MANAGUA, Nicaragua (AP) - The U.S. National Hurricane Center said the unusually strong late-season hurricane hit land just north of the Costa Rican border near the town of San Juan de Nicaragua with winds of 110 mph (175 kph).
Heavy rains from the storm have already been blamed for three deaths in Panama.
The center said Otto will continue to move across southern Nicaragua and northern Costa Rica and is expected to weaken to a tropical storm by Thursday night.
In Bluefields, Nicaragua -- the nearest big town on the Nicaraguan coast -- residents prepared to ride out the hurricane.
Further south --and closer to where Otto hit -- residents in the coastal town of Punta Gorda said they were planning to ride out the hurricane.
Nicaragua closed schools and was evacuating more than 10,000 people from communities in the storm's path. Heavy rains were expected to affect the entire country, raising the possibility of flooding and landslides.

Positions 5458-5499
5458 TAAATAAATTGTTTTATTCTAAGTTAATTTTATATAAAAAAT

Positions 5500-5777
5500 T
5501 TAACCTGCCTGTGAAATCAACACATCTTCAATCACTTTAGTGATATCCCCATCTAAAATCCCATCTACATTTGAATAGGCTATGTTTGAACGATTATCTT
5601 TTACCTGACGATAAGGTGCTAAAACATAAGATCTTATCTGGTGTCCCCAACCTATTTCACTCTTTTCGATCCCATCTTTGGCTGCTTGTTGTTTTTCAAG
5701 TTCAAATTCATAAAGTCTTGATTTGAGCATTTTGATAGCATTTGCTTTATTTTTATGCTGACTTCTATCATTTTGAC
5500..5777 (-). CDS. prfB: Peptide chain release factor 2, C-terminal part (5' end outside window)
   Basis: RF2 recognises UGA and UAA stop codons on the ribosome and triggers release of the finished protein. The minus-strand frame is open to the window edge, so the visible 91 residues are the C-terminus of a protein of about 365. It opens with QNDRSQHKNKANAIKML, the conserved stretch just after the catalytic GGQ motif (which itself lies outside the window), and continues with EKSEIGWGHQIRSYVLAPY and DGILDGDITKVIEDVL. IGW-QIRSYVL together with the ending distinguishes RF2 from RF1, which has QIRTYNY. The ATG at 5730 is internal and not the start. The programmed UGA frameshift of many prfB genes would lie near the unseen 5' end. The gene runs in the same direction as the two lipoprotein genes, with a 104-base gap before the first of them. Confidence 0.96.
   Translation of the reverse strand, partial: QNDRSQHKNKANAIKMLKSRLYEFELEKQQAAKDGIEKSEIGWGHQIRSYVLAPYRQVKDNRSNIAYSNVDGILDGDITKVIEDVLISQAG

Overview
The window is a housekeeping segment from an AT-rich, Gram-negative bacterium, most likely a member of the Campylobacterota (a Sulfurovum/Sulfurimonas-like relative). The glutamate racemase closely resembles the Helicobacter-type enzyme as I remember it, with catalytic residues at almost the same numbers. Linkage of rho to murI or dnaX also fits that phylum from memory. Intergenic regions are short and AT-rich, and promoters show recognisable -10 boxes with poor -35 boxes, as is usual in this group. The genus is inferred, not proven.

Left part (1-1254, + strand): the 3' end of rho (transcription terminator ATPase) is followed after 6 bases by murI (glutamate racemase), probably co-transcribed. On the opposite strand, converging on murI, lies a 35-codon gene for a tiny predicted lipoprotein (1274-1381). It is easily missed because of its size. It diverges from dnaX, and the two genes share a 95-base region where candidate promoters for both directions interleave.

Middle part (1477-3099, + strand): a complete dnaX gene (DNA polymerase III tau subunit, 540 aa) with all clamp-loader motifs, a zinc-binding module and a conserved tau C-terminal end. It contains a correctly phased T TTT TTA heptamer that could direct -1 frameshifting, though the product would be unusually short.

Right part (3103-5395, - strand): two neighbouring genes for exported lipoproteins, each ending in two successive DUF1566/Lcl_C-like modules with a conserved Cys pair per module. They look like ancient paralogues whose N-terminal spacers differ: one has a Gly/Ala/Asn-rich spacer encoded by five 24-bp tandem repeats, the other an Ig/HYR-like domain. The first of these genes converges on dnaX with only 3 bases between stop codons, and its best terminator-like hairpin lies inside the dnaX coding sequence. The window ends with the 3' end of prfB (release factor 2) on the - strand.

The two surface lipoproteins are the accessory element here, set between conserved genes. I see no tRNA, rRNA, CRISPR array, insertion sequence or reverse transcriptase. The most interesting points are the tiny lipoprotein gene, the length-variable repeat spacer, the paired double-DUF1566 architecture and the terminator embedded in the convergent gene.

By Thursday morning, 16 government shelters in Costa Rica held about 1,335 evacuees. People often take shelter with relatives during such evacuations.
Costa Rican President Luis Guillermo Solis said Otto could damage the country's important coffee and agriculture sectors.
Otto "could seriously jeopardize food security for small-holder farmers who rely on maize, beans, cocoa, honey, coffee and livestock for their livelihoods," said Jennifer Zapata, a regional director for Heifer International, a U.S.-based anti-poverty group.